What the First Amendment Means for Campus Protests

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Protesters on college campuses often cite the First Amendment to justify their tactics, whether they’re waving signs, setting up encampments, occupying buildings, or chanting slogans that some criticize as anti-Semitic. However, many legal scholars and university administrators believe that some of these assertions about free speech misinterpret, test, or even violate the amendment, which is designed to protect against government suppression of speech.

The First Amendment doesn’t automatically apply to private schools. Public universities, as government entities, must adhere to the First Amendment, which states that there shall be no law “abridging the freedom of speech” or “the right of the people peaceably to assemble.” In contrast, private universities set their own standards for speech and protest. While private universities often support free expression, their policies are based on principles like academic freedom and the marketplace of ideas, not on constitutional law.

For example, Columbia University, a hotspot for recent campus protests, has not banned all speech but has established rules, such as designated demonstration zones and preregistration of protests. These rules aim to ensure safety while allowing members of the university community to express their views. Although these policies might anger students and faculty, and even limit speech on campus, Columbia faces less legal risk compared to public schools.

Both academic administrators and courts often rely on the “time, place, and manner” framework, which is well-established in free speech case law. This doctrine allows governments to regulate the logistical aspects of speech, such as when and where protests can occur, as long as these regulations are applied without discriminating against any viewpoint. This approach helps university leaders create protest policies that can withstand legal scrutiny and political backlash.

Nicholas B. Dirks, a former chancellor of the University of California, Berkeley, explains that the “time, place, manner” framework is intended to allow protests without disrupting academic activities. However, he acknowledges that this is easier said than done.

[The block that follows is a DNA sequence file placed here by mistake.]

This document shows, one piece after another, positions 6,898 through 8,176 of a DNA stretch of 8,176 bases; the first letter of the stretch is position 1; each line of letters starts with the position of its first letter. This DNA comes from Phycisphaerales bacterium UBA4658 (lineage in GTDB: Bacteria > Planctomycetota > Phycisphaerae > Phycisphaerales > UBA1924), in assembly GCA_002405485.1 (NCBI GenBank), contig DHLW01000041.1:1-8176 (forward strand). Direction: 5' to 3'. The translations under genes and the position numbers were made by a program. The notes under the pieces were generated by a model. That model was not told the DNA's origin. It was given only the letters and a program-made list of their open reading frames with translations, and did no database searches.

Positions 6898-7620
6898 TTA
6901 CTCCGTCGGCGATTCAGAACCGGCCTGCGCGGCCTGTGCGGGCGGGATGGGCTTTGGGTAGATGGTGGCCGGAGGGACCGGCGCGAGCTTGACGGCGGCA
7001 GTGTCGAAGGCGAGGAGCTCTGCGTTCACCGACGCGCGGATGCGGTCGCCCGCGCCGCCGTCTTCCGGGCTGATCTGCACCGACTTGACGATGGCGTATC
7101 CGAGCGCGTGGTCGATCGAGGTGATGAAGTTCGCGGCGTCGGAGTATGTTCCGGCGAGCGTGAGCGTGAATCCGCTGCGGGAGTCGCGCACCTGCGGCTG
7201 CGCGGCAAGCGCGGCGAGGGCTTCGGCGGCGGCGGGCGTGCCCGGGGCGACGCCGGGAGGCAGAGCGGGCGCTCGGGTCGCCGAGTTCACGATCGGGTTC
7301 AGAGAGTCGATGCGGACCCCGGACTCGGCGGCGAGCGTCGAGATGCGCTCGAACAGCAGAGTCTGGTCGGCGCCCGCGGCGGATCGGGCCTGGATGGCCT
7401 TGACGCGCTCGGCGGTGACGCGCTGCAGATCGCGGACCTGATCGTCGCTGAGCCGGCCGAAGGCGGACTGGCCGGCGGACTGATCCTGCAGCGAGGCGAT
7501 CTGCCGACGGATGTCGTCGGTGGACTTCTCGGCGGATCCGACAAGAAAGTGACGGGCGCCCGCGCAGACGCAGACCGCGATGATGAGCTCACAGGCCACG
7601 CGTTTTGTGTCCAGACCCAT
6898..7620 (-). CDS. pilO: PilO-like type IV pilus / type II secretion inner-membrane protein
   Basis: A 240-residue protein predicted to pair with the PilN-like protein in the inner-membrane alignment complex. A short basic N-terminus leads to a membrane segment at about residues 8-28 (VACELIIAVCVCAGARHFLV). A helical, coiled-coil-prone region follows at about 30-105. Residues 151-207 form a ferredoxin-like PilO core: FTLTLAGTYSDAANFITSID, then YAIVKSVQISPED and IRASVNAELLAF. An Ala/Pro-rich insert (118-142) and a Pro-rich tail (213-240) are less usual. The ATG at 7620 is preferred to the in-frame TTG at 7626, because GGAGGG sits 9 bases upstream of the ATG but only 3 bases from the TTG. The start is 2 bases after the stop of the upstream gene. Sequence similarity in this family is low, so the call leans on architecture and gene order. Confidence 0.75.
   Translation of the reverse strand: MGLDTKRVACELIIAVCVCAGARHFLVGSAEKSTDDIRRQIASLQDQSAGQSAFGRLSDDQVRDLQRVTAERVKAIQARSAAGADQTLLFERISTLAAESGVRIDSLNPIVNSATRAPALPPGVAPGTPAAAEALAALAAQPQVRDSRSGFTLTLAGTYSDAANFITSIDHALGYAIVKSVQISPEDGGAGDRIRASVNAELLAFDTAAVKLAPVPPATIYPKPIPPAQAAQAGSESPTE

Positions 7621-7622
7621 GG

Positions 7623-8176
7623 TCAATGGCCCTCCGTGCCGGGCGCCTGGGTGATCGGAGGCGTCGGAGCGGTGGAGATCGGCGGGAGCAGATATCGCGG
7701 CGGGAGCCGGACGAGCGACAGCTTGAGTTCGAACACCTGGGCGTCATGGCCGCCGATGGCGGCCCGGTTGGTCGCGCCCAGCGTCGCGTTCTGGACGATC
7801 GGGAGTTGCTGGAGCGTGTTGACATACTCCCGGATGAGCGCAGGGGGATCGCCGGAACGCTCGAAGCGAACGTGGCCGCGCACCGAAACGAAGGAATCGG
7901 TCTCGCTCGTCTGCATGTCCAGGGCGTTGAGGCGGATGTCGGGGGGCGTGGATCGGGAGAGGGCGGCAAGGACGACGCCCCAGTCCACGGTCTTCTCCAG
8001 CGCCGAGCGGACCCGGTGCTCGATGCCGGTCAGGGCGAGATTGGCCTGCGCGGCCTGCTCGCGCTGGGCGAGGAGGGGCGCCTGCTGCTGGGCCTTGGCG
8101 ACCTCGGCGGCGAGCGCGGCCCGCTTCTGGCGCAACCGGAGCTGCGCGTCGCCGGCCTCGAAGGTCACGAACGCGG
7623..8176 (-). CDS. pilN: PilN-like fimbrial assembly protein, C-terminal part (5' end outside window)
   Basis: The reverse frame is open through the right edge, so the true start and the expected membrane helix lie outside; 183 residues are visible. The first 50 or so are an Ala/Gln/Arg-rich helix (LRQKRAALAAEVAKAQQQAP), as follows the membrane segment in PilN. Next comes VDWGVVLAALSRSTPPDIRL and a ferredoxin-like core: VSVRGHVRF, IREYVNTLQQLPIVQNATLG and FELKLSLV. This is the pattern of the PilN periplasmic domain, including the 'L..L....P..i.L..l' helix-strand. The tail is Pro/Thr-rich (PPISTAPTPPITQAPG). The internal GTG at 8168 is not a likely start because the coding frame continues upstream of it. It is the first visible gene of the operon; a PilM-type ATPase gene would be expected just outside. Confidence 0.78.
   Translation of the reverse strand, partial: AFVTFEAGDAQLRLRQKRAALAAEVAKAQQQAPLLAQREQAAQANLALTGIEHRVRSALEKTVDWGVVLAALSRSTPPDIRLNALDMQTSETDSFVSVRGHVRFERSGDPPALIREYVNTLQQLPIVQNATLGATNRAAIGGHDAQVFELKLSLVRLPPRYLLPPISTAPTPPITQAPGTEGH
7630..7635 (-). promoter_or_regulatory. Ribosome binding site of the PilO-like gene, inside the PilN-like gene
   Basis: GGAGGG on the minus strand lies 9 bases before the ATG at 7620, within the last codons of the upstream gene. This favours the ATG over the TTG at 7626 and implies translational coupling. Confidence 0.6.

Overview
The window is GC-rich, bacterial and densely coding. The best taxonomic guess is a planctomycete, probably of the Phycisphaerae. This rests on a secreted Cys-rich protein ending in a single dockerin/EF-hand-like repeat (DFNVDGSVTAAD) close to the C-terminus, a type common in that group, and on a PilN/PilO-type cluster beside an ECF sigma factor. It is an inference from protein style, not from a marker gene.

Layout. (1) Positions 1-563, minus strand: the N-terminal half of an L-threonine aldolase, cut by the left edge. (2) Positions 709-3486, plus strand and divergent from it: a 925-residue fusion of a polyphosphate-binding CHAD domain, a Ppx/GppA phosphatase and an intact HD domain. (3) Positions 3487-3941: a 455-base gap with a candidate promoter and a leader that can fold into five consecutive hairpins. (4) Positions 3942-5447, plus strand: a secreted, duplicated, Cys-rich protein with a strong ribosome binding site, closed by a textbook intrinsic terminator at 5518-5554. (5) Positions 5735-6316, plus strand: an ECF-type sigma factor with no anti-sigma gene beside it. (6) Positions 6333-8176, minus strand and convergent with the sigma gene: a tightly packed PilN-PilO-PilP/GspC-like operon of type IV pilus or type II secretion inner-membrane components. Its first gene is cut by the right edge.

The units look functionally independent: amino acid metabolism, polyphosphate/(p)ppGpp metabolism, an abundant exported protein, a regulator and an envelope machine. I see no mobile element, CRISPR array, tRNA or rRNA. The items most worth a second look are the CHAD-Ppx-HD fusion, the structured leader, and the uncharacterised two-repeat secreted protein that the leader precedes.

The Supreme Court has ruled that speech is not protected by the First Amendment if it is intended to provoke “imminent lawless action” and is likely to do so. This test helps determine whether, for example, an antisemitic chant is constitutionally protected. If the chant is meant to incite immediate unlawful actions and is likely to succeed, it is not protected. However, if it fails to meet this standard, it is protected, meaning even highly offensive speech may not be subject to government discipline.

Timothy J. Heaphy, a former U.S. attorney and university counsel, notes that the challenge arises when speech and conduct are close to this line. Some behavior, like threatening or intimidating actions, can be illegal under federal civil rights law. For instance, two men were sentenced for using threats to intimidate Black students and employees at the University of Mississippi by placing a noose around a statue of James Meredith, the first Black student to enroll there.

While some campus protesters view encampments as a form of speech, courts have generally upheld restrictions on overnight camping, even on public property. In a 1984 Supreme Court case, the National Park Service was allowed to deny a request for protesters to sleep in symbolic tents near the White House, citing regulations against sleeping in non-campground areas. The court ruled that such regulations are reasonable time, place, or manner restrictions on expression, as they are neutral regarding the message and leave open other methods of communication.

Heaphy suggests that a court would not view a building occupation, like the recent one at Columbia, as protected First Amendment activity. Occupying a building is considered conduct, not speech, and is unlikely to be legally protected.

Universities can generally change their protest policies, but public universities must still comply with the First Amendment. Private universities have more flexibility in setting their rules. For instance, the University of Chicago president, Paul Alivisatos, acknowledged that while encampments violate school policies, administrators might temporarily allow them due to the importance of students’ expressive rights. However, he emphasized that the university would not let its policies be completely disregarded and encouraged students to use other methods of expression.

The interplay between student protests, university policies, and the First Amendment is complex. Public universities must balance free speech protections with maintaining order and safety, while private universities have more discretion but still strive to uphold principles of free expression. Understanding the nuances of time, place, and manner restrictions and the imminent lawless action test is crucial in navigating these issues. As campus protests continue to evolve, the interpretation and application of these principles will significantly impact the discipline and response to student activism.

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